Robert Hindges

Robert Hindges


  • Phone88157
  • SE1 9RT

    United Kingdom

  • 2081
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Personal profile

Research interests

Establishing the appropriate functional connectivity is a fundamental process during brain development. Cells at the origin and in the target area have to be correctly specified to ensure an accurate wiring between them. We are interested in the molecular control of processes such as axon guidance, cell differentiation and synaptogenesis, and are using the mouse and zebrafish as model systems. Visual perception is not only dependent on the correct assembly of the different cell types found in the retina, but also on the correct information transfer to the brain. The retinal ganglion cells send out axons to form connections between the eye and different brain centres. Along their path, these axons have to make several crucial decisions which way to take and with which cells in the target area they form synapses. We study molecules that are involved in these decisions and try to analyse their exact roles. Research in our laboratory has identified several important genes encoding transmembrane proteins, but more recently we have also isolated microRNAs, a novel class of small non-coding RNA factors, controlling axon guidance at the midline. Our current research focuses on the investigation of these molecules during brain development.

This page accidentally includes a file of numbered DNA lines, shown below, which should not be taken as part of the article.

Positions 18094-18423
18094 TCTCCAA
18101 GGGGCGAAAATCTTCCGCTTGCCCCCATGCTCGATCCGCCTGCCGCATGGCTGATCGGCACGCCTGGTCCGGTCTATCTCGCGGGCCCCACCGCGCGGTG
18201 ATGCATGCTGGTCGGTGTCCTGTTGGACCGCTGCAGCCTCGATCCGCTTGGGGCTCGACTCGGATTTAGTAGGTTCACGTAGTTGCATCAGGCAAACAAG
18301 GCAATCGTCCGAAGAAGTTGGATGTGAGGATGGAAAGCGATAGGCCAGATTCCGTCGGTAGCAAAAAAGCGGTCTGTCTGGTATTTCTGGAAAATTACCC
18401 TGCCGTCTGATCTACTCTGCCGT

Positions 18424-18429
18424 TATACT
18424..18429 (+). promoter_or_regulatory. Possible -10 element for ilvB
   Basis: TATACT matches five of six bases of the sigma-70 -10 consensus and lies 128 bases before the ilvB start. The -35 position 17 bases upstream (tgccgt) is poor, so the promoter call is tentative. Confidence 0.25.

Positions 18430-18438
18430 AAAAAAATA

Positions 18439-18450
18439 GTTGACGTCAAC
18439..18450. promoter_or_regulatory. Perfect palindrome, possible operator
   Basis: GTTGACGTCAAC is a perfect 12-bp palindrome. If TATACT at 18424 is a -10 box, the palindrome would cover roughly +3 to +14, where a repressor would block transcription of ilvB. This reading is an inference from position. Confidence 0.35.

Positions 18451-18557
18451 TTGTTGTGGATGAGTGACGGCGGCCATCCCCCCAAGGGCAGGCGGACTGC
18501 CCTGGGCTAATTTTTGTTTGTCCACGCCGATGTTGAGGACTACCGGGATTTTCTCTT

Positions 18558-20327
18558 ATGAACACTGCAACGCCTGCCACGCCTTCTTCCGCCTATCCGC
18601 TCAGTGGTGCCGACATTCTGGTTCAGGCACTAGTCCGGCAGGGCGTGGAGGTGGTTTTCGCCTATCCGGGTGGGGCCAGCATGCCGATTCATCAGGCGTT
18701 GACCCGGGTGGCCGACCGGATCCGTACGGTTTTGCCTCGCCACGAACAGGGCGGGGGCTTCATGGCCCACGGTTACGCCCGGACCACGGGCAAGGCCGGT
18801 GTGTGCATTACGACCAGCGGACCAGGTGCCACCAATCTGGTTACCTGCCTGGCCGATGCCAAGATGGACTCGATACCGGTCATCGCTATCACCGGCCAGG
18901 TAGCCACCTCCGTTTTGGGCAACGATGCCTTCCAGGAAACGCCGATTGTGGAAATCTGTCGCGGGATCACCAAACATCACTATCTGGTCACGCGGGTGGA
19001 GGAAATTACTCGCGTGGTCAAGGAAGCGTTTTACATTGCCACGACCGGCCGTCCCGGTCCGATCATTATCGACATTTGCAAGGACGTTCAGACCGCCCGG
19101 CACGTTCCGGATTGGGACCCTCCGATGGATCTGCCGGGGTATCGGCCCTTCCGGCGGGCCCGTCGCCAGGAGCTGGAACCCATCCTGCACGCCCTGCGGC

Research interests (short)

Axon pathfinding and synaptogenesis during nervous system development; microRNAs; transmembrane receptors

Expertise related to UN Sustainable Development Goals

In 2015, UN member states agreed to 17 global Sustainable Development Goals (SDGs) to end poverty, protect the planet and ensure prosperity for all. This person’s work contributes towards the following SDG(s):

  • SDG 3 - Good Health and Well-being
  • SDG 12 - Responsible Consumption and Production

Education/Academic qualification

Doctor of Science, DNA polymerase delta, an essential protein in eukaryotic DNA replication, University of Zürich

Award Date: 1 Jan 1996

Master of Biological Science, RNA-based inhibition of gene expression in plants, University of Zürich

Award Date: 1 Jan 1992

Bachelor of Science, University of Zürich

Award Date: 1 Jan 1990


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